What is the Role of Zinc in Good Nutrition?




Key Functions of Zinc

Best sources of Zinc

Who would benefit from Zinc supplementation?

When to use Zinc supplementation

How much Zinc is usually taken?

What are the side effects of using Zinc?



Zinc is vital for many biological functions such as disease resistance, wound healing, digestion, reproduction, physical growth, diabetes control, taste and smell. It is therefore essential for human health.


Every cell in the human body requires zinc to multiply and more than 300 enzymes need zinc for proper functioning.


High-zinc foods plays the following role in your family’s diet:

  • Help balance blood sugar
  • Stabilize your metabolic rate
  • Prevent a weakened immune system
  • Support an optimal sense of smell and taste

If you or anyone in your family experience any of the following symptoms then you might need

Zinc supplementation :

  • Impaired sense of taste or smell
  • Lack of appetite
  • Depression
  • Growth failure in children
  • Frequent colds and infections

Remember to always first consult with your medical practitioner before taking supplements.



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Key Functions of Zinc


Supplementation with zinc, or zinc and iron together, has been found to improve vitamin A status among children at high risk for deficiency of the three nutrients.


Although zinc is associated with potential detrimental effects on copper and calcium absorption, it is also supportive of other nutrients. For instance, without zinc, vitamin A cannot be effectively transported around the body, and cannot efficiently be mobilized when it is needed.


Zinc has essentially four important functions in the body, namely:


  1. Regulating genetic activitiesZinc is an important regulator of many genetic activities. Zinc is essential for reading genetic instructions, and when diets do not contain foods rich in zinc, the gene transcription fails.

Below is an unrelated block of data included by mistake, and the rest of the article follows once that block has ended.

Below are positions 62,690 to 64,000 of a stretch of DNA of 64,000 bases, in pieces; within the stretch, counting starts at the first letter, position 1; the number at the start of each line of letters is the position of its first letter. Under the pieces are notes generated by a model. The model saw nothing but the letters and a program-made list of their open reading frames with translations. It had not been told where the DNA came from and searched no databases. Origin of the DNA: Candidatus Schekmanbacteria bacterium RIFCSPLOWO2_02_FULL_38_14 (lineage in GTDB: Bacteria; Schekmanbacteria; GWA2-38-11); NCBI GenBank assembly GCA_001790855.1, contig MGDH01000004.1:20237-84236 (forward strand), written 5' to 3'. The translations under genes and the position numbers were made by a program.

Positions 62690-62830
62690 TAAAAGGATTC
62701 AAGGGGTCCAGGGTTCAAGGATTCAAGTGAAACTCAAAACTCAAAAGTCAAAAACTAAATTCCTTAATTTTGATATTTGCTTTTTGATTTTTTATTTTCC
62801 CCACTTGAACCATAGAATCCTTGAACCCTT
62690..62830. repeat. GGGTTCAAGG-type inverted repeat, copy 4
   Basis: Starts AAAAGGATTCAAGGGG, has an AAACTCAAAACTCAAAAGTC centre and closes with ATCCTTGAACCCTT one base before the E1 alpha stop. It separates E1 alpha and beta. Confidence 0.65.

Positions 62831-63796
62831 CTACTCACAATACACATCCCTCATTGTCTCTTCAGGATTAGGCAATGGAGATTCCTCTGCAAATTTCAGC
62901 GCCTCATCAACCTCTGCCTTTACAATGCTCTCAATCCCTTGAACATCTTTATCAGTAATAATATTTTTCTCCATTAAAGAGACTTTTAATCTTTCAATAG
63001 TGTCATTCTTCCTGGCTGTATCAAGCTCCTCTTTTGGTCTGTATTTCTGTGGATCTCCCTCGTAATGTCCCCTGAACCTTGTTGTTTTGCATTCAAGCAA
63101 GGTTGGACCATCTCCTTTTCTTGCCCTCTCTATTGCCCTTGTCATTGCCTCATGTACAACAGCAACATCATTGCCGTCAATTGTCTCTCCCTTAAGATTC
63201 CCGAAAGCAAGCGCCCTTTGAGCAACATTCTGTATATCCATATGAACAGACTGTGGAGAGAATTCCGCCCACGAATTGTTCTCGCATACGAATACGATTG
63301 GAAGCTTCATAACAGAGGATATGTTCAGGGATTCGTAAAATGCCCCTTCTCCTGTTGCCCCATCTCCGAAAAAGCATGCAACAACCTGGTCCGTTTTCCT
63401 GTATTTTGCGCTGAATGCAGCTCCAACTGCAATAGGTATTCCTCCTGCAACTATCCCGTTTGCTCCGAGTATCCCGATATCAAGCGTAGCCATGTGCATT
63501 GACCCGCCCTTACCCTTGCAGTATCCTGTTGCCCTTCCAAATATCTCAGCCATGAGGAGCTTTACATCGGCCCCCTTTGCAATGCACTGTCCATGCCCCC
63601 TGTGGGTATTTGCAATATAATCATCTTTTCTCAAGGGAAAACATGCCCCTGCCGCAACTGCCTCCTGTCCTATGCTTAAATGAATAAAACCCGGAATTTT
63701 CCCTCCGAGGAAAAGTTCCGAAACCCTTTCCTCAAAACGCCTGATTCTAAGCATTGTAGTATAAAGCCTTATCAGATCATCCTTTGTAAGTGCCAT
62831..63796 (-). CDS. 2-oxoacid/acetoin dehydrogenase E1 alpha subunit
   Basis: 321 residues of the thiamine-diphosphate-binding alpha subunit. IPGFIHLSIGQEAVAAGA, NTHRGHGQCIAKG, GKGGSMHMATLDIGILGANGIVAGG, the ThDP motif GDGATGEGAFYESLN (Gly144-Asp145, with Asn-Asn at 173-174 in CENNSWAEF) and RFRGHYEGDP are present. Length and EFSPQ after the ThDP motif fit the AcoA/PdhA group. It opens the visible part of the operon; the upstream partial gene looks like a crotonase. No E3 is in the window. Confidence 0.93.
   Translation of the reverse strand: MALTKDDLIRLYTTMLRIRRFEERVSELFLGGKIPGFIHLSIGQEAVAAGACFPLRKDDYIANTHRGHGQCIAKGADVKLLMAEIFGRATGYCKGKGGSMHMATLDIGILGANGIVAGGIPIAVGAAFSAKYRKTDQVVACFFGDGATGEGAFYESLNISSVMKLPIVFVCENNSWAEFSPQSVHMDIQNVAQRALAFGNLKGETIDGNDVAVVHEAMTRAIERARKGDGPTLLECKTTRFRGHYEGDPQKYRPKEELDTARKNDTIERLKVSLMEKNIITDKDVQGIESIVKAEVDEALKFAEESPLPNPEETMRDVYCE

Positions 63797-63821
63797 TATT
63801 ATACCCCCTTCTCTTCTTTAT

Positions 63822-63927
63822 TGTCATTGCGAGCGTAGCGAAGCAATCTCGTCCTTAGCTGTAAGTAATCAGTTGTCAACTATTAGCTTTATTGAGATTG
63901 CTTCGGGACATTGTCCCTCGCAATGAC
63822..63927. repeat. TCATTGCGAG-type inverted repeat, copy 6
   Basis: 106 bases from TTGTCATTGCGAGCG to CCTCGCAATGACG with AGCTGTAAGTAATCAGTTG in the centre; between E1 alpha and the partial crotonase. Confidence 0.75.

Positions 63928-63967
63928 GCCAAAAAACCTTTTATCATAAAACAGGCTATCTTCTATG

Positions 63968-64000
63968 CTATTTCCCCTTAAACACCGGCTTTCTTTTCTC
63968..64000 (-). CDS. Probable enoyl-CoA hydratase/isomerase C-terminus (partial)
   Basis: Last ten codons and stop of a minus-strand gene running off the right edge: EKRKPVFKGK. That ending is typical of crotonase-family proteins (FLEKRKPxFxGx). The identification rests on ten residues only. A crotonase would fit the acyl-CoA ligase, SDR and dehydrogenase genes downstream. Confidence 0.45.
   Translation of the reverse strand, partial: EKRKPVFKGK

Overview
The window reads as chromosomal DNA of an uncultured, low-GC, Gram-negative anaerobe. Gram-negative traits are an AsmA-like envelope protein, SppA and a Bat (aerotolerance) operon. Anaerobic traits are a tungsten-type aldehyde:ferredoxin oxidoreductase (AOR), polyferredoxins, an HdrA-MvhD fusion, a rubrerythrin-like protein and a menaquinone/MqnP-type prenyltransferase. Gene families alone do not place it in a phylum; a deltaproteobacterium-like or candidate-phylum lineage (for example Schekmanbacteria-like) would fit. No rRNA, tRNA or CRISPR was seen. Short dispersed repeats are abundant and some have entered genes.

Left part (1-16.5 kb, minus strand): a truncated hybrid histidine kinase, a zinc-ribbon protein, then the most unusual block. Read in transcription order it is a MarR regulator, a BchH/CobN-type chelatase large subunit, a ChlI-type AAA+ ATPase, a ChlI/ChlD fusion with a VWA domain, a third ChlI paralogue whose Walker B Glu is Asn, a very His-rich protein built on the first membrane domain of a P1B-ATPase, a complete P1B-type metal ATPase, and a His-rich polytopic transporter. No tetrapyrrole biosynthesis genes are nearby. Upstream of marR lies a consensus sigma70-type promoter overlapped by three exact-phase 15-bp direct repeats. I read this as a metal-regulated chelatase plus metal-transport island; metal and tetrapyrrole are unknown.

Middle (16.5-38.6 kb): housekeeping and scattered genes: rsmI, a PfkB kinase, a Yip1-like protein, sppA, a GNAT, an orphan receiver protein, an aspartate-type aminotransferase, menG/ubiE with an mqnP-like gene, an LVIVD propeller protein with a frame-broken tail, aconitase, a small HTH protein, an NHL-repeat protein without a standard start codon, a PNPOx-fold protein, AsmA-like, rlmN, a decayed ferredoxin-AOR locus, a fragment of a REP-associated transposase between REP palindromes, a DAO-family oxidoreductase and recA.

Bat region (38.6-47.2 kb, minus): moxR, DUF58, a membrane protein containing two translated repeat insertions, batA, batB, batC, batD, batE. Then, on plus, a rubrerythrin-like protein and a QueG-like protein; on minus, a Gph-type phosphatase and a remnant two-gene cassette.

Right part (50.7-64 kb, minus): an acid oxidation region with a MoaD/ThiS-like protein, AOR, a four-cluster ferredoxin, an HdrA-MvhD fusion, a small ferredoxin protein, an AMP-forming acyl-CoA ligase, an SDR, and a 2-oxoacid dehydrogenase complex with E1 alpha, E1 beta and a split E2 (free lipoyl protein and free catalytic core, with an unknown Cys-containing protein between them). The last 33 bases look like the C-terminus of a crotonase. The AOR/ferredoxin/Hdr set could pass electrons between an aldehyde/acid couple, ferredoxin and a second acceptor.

2. Supporting blood sugar balance and metabolic rate Insulin is required to move sugar from our bloodstream into our cells leading to what we call - insulin response. Without enough zinc in our food the insulin response decreases, and our blood sugar becomes difficult to stabilize. Also, the rate at which our body create and use up energy (Metabolic rate) - also depends on zinc for its regulation. When it is deficient in the diet, metabolic rate drops along with hormonal output by our thyroid gland.

  3. Supporting smell and taste sensitivityGustin is a small protein that is directly involved in our sense of taste. For our sense of taste to function properly Zinc must be linked to gustin. An impaired sense of taste and smell are therefore common symptoms of zinc deficiency.

  4. Supporting immune functionIn children, researchers have studied the effects of zinc deficiency and supplementation on immune response and number of white blood cells. In these studies, zinc deficiency has been shown to compromise white blood cells numbers and immune response, while zinc supplementation has been shown to restore conditions to normal.


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Best sources of Zinc


The best sources of zinc include: calf's liver, mushrooms and spinach.

Other Good sources of zinc include oysters, meat, eggs, seafood, black-eyed peas, tofu, and wheat germ.


mushroomspinachoysters
MushroomSpinachOysters
Meateggs
MeatEggs



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Who would benefit from Zinc supplementation?


The effects of zinc deficiency for any member of your family may be severe, ranging from impaired neuropsychological functions, growth retardation and stunting, impaired reproduction, immune disorders, dermatitis, impaired wound healing, lethargy, loss of appetite and loss of hair.